While the military-backed government has all but told the public to be grateful for what vaccines they can get, a leaked document shows the men in uniform went through backdoor channels to try to get their own supply of Moderna doses.
Public outrage over the government’s botched vaccination campaign, which has led to protests demanding more effective mRNA-based vaccines, erupted anew yesterday over a leaked document detailed an army attempt to secure a supply of Moderna-made vaccines from the Thai Red Cross for its personnel and their families.
It was the other shoe dropping for many, coming as citizens queue in the streets for hospital beds and at least seven medical professionals died despite being fully vaccinated with less effective, Chinese-made vaccines. More than 800 have become infected with COVID-19 despite receiving two doses of Sinovac.
Since the document leaked, people have called upon the Thai Red Cross to deny the military’s request and give priority to medical workers and those most vulnerable.
“What would soldiers need free Modern vaccines for?” celeb chef and doctor Dissakul Prasitruangsuk wrote on Twitter. “People have booked them with their own money, but [the military] sent a letter to use the people’s tax money and reap what the people have sown. What will your duties be after getting vaccinated? Dispersing protesters?”
Maj. Gen. Teerapong Pattamasing Na Ayuthaya, Royal Thai Army spokesperson, said last night that army commander Gen. Chalermpol Srisawat has been informed of the request and a probe is underway.
Pro-status quo and self-styled “military reporter” Wassana Nanuam described the document as “not fake” but “not official either” despite its bearing an official stamp and registry number. She claimed that she had contacted the military department to verify the document’s authenticity.
Thailand’s vaccine situation is drawing anger from drawn criticism from many quarters.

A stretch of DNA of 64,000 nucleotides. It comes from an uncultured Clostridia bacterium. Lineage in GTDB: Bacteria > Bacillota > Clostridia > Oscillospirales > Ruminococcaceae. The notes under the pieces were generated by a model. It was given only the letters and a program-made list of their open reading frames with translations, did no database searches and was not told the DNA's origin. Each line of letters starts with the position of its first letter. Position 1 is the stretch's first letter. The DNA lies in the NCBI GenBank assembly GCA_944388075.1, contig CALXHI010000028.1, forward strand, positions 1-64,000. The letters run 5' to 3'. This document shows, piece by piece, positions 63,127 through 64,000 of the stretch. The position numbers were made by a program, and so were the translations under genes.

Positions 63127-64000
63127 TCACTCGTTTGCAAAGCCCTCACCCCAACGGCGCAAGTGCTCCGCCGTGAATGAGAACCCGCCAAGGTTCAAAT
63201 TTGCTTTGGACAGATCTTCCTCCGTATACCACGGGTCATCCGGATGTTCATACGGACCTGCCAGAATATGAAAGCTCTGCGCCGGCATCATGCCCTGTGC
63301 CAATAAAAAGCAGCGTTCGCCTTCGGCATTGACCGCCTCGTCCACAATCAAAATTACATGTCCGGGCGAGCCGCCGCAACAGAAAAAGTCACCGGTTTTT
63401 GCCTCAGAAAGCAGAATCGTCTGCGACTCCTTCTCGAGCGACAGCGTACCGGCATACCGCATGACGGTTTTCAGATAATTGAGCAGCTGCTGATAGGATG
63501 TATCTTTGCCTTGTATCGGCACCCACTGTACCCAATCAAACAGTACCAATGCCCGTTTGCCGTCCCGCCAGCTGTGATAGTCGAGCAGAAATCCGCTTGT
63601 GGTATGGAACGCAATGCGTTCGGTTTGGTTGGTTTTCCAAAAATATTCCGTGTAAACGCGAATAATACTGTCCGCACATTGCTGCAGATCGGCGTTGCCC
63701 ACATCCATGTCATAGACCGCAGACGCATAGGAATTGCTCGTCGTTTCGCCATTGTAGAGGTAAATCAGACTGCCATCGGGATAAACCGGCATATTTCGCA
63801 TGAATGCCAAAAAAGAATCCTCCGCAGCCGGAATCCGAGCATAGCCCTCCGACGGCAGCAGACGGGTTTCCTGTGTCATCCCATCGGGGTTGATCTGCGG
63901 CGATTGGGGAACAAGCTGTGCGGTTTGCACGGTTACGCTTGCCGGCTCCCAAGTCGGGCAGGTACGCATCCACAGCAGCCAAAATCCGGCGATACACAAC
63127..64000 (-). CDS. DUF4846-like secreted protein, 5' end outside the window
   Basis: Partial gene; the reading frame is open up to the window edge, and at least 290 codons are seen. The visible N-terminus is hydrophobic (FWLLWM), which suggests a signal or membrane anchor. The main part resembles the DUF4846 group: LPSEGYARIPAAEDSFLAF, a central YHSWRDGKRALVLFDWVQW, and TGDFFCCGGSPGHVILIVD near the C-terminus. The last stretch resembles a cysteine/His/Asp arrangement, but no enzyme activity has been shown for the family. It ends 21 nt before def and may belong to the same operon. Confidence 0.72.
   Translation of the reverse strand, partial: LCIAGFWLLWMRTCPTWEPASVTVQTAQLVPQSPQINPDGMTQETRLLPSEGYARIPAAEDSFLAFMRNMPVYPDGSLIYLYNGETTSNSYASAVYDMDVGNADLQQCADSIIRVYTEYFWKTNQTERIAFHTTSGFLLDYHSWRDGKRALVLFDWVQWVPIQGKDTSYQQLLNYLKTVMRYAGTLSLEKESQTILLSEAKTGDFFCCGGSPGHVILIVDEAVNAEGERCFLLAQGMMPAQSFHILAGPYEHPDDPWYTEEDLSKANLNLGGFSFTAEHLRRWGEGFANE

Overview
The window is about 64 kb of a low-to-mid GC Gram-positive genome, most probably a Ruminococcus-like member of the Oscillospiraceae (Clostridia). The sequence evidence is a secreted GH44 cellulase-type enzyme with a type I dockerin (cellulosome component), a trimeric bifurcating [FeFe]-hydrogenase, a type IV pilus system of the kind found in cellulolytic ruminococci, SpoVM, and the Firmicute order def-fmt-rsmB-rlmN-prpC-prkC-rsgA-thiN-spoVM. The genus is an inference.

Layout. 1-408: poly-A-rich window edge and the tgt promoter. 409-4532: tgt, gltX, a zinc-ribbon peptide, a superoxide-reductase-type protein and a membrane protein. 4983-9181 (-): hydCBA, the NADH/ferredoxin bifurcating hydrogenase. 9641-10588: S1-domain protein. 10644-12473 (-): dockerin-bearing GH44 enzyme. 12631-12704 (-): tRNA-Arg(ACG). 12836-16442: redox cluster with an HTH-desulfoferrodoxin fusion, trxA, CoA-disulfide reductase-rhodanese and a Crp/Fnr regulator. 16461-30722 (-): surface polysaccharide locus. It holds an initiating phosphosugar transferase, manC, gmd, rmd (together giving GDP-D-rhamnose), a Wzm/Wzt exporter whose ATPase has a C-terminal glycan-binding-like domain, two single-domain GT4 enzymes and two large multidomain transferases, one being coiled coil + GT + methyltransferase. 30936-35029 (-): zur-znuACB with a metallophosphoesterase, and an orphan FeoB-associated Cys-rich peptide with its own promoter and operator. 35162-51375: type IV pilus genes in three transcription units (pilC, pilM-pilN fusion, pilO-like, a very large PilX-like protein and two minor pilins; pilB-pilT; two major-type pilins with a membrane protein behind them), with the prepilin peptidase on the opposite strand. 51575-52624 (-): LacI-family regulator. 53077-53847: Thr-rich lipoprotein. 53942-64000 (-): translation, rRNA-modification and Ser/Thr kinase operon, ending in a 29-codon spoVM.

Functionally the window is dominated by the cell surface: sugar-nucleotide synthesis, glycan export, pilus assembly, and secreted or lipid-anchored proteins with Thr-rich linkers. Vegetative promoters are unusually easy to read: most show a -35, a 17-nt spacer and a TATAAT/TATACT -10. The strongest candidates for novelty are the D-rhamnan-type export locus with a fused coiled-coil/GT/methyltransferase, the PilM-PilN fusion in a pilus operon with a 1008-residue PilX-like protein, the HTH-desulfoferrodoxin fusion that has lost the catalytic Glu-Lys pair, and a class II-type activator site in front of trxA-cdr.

For months, have been anxious for the government to get ahold of the Pfizer and Moderna mRNA-based vaccines. In the meantime, Thailand has relied on only three brands to vaccinate: Sinovac, AstraZeneca and Sinopharm.
The government recently signed a deal with Pfizer to procure 20 million vaccines by the end of the year. The U.S. government, meanwhile, has donated 1.5 million doses of Pfizer due as soon as next week, many of which have been earmarked as booster shots for frontline healthcare workers.
After being prevented from acquiring their own supplies, private hospitals have put doses of Moderna up for advance sale. The vaccines, however, aren’t expected to arrive until the fourth quarter. The Thai Red Cross is now in charge of administering 1 million doses while the rest have yet to be determined, despite the deposits paid by private citizens in advance to the hospitals.
Officials yesterday finally acknowledged the slow vaccine rollout and, a year later, said they would join the U.N.-backed COVAX program to receive additional vaccines next year. Thailand was the only Southeast Asian nation not to participate.
Health officials today confirmed yet another record-high COVID-19 infections of 14,575 and 117 deaths. More than 14 million shots have been administered to an uncertain number of people. Most recipients have only had one shot.
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